Gastronomic Delights Abound!
My wife and I tried a new recipe for supper tonight. The following is a letter I e-mailed to America’s Test Kitchen, a group of intelligent-looking people who have a cooking show on Public Television. (The recipe in question can be found on their website.)
My beloved Viennese bride and I have been watching your show every week on Iowa Public Television for a few years now. Generally, I watch the show simply because as a musician I’ve usually been out playing my bass in various clubs until the wee hours and I need something gentle to gawk at in my slack-jawed way on a weekend morning. My wife, however, comes from more refined stock than I – her family has been running restaurants in Austria and throughout Europe for generations. She knows fine food when she sees it. (My idea of a fancy meal in a restaurant is getting something I don’t have to unwrap myself.)
In any case, after years of watching your show, we decided to take the plunge and actually try one of your recipes. The show that inspired us so was “Porkapalooza,” or something to that effect.
“Are you vatching dis?” my Austrian Snowflake asked, nudging me gently in the ribs. “Look – they’re cooking a pork chop. You like to cook pork chops. But look – dey don’t use Tabasco Sauce, und nothing’s on fire.” I gamely tried to focus both bleary eyes on the TV. Indeed, when you guys cook there’s no smoke. Odd.
“That does look good,” I said. “Wait. Did they just put ANCHOVIES on a pork chop? Ew… That looks miserable!” I looked over to see my wife taking notes. “Can we substitute ‘anchovies’ with ‘Little Smokies’ maybe?” I asked hopefully. “No,” she replied. “Now hush.”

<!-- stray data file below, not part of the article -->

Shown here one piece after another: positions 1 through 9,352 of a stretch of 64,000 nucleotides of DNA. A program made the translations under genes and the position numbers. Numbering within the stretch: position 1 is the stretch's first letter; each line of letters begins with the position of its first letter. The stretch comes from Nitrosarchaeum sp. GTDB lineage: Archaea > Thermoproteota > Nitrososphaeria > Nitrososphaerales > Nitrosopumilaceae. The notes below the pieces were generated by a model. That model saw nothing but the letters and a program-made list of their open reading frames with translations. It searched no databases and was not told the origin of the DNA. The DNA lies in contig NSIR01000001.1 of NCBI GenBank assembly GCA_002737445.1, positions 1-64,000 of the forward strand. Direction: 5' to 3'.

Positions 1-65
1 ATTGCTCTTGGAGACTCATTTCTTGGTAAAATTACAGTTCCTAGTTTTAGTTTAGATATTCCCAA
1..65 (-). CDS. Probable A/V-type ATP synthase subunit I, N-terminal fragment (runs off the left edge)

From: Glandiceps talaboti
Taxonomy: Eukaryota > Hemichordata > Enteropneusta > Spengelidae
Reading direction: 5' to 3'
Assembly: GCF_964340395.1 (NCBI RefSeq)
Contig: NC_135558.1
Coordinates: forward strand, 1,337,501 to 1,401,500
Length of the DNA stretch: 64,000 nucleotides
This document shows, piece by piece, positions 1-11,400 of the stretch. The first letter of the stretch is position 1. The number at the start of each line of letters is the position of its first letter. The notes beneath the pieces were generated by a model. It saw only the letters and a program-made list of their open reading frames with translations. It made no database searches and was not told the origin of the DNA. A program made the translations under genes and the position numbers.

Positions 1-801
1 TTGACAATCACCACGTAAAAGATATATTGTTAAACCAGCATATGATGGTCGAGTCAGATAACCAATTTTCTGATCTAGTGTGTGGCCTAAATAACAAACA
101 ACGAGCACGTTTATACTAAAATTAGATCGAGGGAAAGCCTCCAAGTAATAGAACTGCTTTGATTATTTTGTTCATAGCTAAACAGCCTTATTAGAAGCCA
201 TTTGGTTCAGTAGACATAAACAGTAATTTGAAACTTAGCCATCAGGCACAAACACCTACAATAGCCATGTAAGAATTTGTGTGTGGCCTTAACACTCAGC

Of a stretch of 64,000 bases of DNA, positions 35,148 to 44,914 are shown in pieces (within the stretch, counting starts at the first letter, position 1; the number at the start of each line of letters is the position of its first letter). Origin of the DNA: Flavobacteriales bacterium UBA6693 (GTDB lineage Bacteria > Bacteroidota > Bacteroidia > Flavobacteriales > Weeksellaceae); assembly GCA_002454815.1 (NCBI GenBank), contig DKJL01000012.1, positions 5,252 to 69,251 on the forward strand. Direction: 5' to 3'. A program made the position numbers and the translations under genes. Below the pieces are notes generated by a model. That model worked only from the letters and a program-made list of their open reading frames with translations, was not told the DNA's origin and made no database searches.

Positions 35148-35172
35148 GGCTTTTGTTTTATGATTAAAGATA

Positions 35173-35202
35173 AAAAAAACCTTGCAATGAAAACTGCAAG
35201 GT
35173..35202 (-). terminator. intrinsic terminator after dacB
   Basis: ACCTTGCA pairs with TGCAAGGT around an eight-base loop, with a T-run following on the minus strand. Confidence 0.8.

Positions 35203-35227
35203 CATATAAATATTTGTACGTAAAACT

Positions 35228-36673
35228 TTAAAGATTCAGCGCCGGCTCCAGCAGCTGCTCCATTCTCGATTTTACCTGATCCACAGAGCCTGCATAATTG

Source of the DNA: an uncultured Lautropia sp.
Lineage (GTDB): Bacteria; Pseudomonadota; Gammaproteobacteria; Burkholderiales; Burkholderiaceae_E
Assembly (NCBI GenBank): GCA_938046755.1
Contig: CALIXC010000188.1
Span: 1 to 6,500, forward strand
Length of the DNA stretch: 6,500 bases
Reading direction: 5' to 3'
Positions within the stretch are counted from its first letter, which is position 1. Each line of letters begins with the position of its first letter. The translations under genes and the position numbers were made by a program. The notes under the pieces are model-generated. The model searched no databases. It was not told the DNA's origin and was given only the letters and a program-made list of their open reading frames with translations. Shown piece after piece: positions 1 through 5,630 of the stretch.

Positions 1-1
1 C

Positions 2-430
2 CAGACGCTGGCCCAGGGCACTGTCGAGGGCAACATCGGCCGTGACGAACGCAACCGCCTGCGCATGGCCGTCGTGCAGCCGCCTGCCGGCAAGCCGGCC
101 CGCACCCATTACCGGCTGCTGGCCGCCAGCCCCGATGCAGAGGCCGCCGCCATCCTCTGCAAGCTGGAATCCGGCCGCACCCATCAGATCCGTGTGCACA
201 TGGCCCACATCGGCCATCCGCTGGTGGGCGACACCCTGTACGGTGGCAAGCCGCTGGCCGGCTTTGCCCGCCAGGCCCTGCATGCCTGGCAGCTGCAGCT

A week later, armed with chops, anchovies, vinegar, etc., my beloved bride headed to the kitchen. I took my appointed position in front of the computer. “Pork Chops with Vinegar and Sweet Peppers,” read the recipe on your web site. My job, full of responsibility indeed, was to call out the directions. My wife’s job was merely to do the preparing, cooking, cleaning, thinking, measuring, and all that stuff. Eventually my better half came trotting proudly out of the kitchen, steaming plate in hand. She set the plate down on the table. We sat down, staring at the plate. “Vell,” she said. “Try it.”
Hands slightly a-tremble, I applied knife and fork to the chop in the time-honored manner. “Do you want the first bite,” I asked. “You cooked it.” She shook her head and motioned for me to hurry up and eat. At the first bite all thoughts of ketchup fled. I sat, slowly masticating (which is not as obscene as it sounds, honest – you can look it up if you don’t believe me) and sighing in awe and glee. “Vell?” my vife asked. “How is it?” I looked at her, wide-eyed. “MMmmmm-mm-mmuuurrrf,” I told her, “Mmmuuunnngllee mmeierrggg nnnog.” My wife looked at me. “Goot?” she asked. “Does dat mean it’s goot?” I nodded enthusiastically.
I don’t know how you guys did it, but through the miracle of that recipe you have transformed the lowly pork chop into a slice of heaven! It’s a thing of beauty. Truly. We finished eating hours ago, and we’re still talking about those chops. I find myself saying things like, “such a delicate hint of spice on the back of the palate,” and “the roundness of the acidity counteracts the squareness of the sweetness nicely,” like I know what I’m talking about. But gee, that chop was good!
So good, in fact, that we’re probably gonna end up buying your cookbook. And another can of anchovies.